I understand that- but why not sell now during historic LOWS- and buy back in when you can buy more shares? We all know the market will eventually go up. It has plenty of room to go down right now...but it has even more room to go up.So will go up. But when we KNOW its going down, Why am I being told to stay in it? WHY cant I sell now and buy back in when its lower? I thought the way to win this game was to have as many shares as you can. If you buy a share and ride it up and still have 1 share. Why not look at this as: you buy a stock as a 'holding stock' to sell during a dip and multiply that stock when you reinvest? Why buy and hold?

  3. scfr Says:

    Quote (Question): "Why not pull out halfway through the down and buy back in halfway through the upswing."

    Answer: Because no one knows for certain when we are halfway through a downswing or when we are halfway through an upswing. We only know that in hindsight.

    If you really feel absolutely certain that stock prices are going to continue to fall, then yes, you could sell now and buy back later. But what if you are wrong and prices start to rise immediately after you sell, and it turns out you sold at the bottom? Is that a risk you are willing to take? Nothing wrong with gambling (market timing) as wrong as you are willing to accept the consequences if you are wrong.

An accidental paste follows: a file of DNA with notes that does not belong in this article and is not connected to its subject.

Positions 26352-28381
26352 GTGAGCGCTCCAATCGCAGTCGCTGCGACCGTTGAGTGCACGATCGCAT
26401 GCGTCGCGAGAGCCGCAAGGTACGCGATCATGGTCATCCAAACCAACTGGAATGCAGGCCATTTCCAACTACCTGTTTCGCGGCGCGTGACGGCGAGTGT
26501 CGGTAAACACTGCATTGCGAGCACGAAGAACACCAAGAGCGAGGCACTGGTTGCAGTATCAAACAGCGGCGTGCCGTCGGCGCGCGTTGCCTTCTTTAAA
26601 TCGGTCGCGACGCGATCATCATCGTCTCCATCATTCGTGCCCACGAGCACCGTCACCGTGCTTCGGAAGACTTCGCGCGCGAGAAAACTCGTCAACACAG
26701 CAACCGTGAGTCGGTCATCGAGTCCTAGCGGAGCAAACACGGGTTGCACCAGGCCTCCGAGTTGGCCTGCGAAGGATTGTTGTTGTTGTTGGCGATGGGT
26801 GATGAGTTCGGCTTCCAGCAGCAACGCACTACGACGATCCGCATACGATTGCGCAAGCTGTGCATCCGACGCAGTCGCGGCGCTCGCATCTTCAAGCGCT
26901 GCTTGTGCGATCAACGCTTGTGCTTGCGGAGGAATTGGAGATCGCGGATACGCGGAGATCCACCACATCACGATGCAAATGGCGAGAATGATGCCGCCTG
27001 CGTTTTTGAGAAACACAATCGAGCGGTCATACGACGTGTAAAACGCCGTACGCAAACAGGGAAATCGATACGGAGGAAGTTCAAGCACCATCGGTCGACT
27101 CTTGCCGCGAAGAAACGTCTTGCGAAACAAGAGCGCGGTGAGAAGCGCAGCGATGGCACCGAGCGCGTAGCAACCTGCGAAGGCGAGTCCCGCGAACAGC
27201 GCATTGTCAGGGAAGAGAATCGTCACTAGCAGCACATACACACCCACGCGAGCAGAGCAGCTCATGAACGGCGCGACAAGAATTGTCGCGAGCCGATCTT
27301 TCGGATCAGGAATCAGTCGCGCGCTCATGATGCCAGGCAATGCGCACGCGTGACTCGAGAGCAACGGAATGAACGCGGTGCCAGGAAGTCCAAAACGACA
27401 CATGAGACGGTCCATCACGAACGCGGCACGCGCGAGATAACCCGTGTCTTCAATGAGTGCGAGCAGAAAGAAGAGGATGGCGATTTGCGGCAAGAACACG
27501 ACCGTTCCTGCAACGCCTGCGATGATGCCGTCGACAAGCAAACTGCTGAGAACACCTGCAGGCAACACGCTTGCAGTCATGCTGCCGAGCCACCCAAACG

I feel for you, really I do. The money I have in the stock market, in the form of mutual funds, was invested gradually over the years (through 401K and IRA contributions). That has given me the benefit of dollar-cost averaging, which means I have been buying more shares when the market dips, and fewer when the market climbs.

    As I recall, your stocks were purchased in one fell swoop, following an inheritance. Okay ... That's done; it's in the past. You can't go back and dollar-cost average your inheritance in to the market now.

    Although you may actually be "dollar cost averaging" a bit without realizing it. When your mutual funds pay a dividend, are they reinvested (used to purchase additional shares)? If that is the case, then you actually already are buying more shares when the prices are lower, and buying less when prices are higher. If you're not sure what is happening to your dividends, look at your statement or ask your financial advisor.

    Anyway, as I was saying, what's done is done. My suggestion is that you seriously consider leaving the money you already have invested just as it is, and focus instead on how you want to invest any new money going forward.

  4. monkeymama Says:

    I think you read the article I posted recently - and it explains why. You generally end up selling a lot lower than you buy back in. It's just human nature.

    More importantly, and what the articled I referred to re-iterated, is that the biggest stock market gains (& losses) are only over a handful of days. So you'll likely miss the best market gains if you sit out any period of time. It's risky.